UN Official: Afghan children raped with impunity

by Kal El on August 13, 2008 · 0 comments

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Pure islamists following the example set by pedophile Muhammad with 9 year old Aisha. Sickening.

(CNN) — The young Afghan girl sits in the center of the room, weeping. Using her hand and her blue scarf to hide her face, she recounts how she was brutally raped by five gunmen.

The girl’s tragic case is one of many in war-torn Afghanistan, activists say.

The 12-year-old girl’s family members say they’ll take their own lives unless justice is served.

“We will all commit suicide; this is not living,” cries the mother of the girl, whose gang-rape occurred in Northern Afghanistan.

The girl’s adolescent voice pleads for help from Hamid Karzai, the president of Afghanistan.

The girl’s elderly and immobilized father trembles and can only raise a quivering hand as he sobs. He is rendered helpless in a country where a man’s dignity and honor is protecting his family.

Her little brother sits in the back, far too young to understand the situation but still traumatized by the devastated cries around him. He wipes away his tears.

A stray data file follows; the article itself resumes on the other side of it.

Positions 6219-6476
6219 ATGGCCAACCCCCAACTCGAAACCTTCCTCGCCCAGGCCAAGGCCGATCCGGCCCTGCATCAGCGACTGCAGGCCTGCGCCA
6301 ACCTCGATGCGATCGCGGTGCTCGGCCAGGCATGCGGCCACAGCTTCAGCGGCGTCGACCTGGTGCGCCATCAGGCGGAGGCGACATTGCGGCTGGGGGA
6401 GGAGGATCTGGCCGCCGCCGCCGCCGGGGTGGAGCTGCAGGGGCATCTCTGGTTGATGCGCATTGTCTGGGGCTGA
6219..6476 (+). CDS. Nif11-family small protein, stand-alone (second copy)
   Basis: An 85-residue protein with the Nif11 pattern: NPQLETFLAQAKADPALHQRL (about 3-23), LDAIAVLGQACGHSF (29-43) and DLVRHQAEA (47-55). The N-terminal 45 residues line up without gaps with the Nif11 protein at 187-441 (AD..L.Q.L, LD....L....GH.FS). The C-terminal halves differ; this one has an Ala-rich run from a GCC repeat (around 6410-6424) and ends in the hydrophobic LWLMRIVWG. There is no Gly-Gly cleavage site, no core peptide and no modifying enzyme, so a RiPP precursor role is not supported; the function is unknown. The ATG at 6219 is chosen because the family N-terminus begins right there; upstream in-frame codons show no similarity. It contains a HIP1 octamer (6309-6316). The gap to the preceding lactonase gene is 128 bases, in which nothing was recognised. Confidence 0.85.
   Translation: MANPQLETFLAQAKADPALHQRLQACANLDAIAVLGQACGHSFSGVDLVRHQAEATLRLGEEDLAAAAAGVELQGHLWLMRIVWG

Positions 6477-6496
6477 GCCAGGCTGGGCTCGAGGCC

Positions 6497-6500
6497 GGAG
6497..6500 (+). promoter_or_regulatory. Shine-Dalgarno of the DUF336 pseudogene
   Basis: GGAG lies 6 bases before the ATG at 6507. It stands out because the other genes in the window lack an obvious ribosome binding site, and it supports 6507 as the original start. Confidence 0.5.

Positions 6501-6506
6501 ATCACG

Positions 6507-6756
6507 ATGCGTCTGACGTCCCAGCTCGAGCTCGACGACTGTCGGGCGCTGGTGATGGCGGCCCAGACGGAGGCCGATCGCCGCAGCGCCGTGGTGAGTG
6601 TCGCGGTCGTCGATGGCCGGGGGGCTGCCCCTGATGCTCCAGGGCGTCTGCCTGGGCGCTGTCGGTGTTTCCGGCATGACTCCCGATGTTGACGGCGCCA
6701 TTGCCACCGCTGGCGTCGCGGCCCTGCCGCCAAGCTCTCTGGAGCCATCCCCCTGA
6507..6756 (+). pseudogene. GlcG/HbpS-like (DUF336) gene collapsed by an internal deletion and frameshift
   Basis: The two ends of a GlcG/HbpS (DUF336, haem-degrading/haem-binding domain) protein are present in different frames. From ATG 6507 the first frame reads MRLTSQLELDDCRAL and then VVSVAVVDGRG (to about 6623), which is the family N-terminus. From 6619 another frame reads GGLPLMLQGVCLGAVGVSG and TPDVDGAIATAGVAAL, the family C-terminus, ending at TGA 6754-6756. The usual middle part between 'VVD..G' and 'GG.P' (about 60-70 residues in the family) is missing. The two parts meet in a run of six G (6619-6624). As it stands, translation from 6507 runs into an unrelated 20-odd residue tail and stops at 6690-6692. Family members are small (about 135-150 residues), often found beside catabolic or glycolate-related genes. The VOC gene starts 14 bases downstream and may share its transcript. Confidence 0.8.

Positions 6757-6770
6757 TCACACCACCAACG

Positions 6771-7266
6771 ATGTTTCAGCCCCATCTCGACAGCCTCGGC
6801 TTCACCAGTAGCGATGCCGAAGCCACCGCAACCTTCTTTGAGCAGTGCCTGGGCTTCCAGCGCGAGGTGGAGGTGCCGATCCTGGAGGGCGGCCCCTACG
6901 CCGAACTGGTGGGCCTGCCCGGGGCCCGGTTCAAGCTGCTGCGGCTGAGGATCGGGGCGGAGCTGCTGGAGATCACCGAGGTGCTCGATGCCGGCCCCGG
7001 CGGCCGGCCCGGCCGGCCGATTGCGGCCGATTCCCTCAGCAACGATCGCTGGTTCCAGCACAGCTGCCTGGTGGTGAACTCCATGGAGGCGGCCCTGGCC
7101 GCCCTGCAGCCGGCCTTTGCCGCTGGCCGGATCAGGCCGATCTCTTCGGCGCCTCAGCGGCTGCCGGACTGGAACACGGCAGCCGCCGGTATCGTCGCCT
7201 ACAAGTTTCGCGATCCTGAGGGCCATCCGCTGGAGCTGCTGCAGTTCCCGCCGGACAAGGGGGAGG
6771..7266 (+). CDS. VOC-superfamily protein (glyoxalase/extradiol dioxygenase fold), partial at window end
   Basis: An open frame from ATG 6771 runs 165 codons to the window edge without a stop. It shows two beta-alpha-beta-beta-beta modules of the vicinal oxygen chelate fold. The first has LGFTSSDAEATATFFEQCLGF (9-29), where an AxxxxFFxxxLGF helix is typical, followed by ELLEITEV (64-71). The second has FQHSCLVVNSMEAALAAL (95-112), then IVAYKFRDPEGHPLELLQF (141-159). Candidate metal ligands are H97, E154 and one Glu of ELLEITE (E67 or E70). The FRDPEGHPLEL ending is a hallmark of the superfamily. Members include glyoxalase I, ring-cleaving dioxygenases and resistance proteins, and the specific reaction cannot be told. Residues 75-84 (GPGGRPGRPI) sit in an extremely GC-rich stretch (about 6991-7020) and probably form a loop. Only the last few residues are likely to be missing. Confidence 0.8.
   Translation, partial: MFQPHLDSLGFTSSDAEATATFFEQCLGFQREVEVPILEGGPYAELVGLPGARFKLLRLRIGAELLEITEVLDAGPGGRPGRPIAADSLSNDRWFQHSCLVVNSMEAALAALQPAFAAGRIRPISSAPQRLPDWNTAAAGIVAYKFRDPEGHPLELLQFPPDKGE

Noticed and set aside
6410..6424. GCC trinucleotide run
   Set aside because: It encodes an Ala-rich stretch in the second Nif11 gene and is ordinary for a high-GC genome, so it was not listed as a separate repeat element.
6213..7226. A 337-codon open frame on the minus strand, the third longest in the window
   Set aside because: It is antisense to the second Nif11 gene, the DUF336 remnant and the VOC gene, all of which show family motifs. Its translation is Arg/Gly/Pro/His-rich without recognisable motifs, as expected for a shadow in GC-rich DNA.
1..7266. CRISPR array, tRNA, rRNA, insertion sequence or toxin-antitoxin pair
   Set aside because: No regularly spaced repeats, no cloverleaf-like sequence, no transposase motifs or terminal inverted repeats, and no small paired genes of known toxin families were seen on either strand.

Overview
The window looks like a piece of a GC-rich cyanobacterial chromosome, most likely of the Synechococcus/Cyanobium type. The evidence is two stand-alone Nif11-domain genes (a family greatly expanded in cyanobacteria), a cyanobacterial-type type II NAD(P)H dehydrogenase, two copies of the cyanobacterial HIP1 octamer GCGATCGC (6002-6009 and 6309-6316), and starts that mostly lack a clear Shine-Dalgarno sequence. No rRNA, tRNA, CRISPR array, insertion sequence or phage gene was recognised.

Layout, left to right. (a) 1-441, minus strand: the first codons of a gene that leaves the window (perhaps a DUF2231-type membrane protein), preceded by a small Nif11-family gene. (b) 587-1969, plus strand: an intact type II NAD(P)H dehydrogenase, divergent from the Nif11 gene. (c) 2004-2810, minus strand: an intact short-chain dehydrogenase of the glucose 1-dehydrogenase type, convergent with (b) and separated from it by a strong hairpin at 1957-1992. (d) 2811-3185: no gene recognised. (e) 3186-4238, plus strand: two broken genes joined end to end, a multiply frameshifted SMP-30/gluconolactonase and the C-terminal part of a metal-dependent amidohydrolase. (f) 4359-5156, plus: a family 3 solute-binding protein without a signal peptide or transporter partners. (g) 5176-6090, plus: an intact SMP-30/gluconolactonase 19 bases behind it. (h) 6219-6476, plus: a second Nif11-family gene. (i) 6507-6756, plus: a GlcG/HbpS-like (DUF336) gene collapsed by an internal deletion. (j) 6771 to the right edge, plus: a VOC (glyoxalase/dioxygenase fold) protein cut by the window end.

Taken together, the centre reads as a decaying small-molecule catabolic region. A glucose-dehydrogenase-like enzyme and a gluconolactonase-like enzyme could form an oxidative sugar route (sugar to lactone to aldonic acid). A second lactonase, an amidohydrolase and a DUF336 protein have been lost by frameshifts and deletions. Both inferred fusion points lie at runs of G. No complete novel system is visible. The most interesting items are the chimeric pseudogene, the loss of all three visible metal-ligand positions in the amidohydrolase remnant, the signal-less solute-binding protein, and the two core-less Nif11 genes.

The children’s mother sobs. “We’ve been violated. We can’t live our lives. We can’t sit. We can’t sleep at night,” she says.

Video of the crushed family aired on the privately owned Ariana TV two weeks ago before it was posted on the Internet by an activist group, the Revolutionary Association of the Women of Afghanistan.

In a country riddled with corruption, despair and lawlessness, the family has risked their lives by coming forward.

They have since met with Karzai, according to an aide who said the president wept with the family and vowed to bring the perpetrators to justice. Karzai has fired the police chief from the city where the attack occurred, the aide said.

The family lives in a government-provided safe house in Kabul, Afghanistan.

“This is just an example among thousands of other cases,” says Shaima, a member of RAWA. “The rest go unnoticed by the media.”

Shaima is not her real name; she uses it to protect her identity. RAWA members themselves have often been targeted for raising taboo issues in a culture in which women and children are often treated as second-class citizens.

“Women and girls, especially young girls, are the most unprotected people of Afghanistan. They are raped, kidnapped and murdered,” Shaima says.

If you think things are bad now, try to imagine what life was like under the Taliban, who burn down girls schools, and kill teachers. Try to imagine, if you can, the number of children who suffered like this, that we do not hear about from the media. And pray for these children.

Read the rest of the story in CNN.

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